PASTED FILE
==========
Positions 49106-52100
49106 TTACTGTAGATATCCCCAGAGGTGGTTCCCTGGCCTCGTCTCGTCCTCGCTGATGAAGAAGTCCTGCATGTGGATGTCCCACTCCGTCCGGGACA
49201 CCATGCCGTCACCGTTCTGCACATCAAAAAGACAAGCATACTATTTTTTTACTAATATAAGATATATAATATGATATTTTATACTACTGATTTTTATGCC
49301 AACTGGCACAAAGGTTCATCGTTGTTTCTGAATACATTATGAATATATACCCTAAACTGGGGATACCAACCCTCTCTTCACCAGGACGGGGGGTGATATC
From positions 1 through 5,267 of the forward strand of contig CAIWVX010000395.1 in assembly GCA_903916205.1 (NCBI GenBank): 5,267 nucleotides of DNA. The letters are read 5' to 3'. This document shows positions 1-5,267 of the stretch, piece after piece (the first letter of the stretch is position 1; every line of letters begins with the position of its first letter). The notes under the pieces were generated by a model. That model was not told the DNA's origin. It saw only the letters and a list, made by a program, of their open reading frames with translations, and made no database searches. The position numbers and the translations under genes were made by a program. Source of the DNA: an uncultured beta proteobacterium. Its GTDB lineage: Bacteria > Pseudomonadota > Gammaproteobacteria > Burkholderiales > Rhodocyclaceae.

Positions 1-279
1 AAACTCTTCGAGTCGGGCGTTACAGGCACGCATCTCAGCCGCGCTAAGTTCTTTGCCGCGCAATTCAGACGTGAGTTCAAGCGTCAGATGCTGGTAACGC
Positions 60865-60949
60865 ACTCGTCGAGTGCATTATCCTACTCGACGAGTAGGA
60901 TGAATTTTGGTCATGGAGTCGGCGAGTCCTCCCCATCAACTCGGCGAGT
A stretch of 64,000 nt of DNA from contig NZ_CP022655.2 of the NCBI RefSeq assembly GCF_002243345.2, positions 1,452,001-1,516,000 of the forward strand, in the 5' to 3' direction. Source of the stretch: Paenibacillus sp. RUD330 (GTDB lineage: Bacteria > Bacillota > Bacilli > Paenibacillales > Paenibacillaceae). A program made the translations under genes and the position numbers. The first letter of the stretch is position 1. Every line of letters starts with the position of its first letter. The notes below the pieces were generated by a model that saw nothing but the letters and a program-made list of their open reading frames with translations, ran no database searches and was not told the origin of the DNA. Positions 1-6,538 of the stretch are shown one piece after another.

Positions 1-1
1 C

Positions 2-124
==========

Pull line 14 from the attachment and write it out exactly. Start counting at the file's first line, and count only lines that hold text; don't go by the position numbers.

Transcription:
Positions 2-124